The difficulty of rulership

Democracy is the great ideal of the Western world. Is it time to assess if the great experiment is a failure?

In order to rule, a government needs to be empowered to do so by the masses. The masses of the average man elect those whom have the intelligence to run a country for the good of all. Here is the paradox- the mass has the power and empowers the minority elite to rulership. When, as always occurs, the mass disagree with a decision made by the elected elite then they remove them from power. The masses assume they know better and that a better government exists yet they offer no theories on how such should act. It is impossible for the minority to govern the masses where the masses are holding the power. Democracy effectively creates shepherds who have a thousand head of cattle as their masters. How can one shepherd ones own masters without power over them?

I have said before, when enquiring how best to run a farm then one does not ask the sheep. The recent Scottish independence vote produced a fine example of the thoughts that are present in a democratic vote. A fine clip exists of a Scottish man explaining that he wanted to vote for independence, but didn’t as he wished to retain the ability to watch Match of the Day on the BBC. If such important decisions with wide reaching consequences are swayed by the ability to view football highlights on a Saturday night, then why should we have faith that any other election is given anything near rational thought?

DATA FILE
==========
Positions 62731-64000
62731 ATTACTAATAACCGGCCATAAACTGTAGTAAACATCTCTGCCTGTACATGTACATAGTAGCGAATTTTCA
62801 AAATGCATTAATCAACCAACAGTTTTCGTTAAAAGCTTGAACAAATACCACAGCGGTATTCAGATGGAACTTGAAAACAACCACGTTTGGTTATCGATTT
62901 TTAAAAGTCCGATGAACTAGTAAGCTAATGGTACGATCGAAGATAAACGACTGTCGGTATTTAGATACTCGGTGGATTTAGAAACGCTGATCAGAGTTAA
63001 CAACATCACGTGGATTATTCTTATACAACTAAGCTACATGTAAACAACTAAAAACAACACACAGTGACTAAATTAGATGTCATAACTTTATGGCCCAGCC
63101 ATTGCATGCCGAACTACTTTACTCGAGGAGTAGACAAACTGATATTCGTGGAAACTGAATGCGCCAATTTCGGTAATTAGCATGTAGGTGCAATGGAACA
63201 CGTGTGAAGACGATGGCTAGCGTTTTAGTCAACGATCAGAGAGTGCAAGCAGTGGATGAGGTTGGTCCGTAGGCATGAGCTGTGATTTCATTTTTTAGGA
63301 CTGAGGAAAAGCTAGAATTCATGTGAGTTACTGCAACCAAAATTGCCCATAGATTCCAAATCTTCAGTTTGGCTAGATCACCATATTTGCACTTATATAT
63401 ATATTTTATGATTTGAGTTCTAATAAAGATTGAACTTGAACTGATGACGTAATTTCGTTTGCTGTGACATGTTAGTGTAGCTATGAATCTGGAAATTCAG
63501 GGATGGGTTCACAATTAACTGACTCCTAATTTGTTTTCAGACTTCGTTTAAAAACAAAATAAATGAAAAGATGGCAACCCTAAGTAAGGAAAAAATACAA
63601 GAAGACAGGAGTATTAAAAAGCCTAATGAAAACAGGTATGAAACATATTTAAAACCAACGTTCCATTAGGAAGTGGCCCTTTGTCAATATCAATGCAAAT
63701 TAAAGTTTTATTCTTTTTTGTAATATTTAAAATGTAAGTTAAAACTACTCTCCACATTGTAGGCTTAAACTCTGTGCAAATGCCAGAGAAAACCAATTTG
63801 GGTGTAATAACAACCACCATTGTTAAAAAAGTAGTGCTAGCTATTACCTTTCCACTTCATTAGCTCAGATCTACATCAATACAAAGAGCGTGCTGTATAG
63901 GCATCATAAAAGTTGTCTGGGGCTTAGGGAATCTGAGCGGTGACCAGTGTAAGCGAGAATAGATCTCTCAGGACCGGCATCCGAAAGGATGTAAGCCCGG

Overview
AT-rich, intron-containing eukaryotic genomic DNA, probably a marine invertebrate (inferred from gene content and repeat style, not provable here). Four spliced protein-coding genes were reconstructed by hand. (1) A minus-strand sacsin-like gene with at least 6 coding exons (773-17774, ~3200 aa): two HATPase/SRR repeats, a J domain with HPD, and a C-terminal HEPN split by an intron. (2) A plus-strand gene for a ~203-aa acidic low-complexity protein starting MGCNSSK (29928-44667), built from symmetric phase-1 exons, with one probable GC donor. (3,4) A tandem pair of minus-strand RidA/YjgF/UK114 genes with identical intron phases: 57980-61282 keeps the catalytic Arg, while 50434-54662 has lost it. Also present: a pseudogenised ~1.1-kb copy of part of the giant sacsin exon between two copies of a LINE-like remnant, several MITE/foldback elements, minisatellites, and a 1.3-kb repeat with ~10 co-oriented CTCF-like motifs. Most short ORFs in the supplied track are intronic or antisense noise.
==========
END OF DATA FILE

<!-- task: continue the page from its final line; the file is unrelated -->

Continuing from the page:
The major economic powers in the world right now have mere shadows of democracy to appease the masses. Perhaps we should acknowledge that the average man does not know what is best and that we can see this in Russia and China where the say of the masses is limited. By assuming the average man is wise enough to hold say over the government of country then we enter into a decadent state of declining nationality as everyone is taken to an average level.

Whom wishes to be average?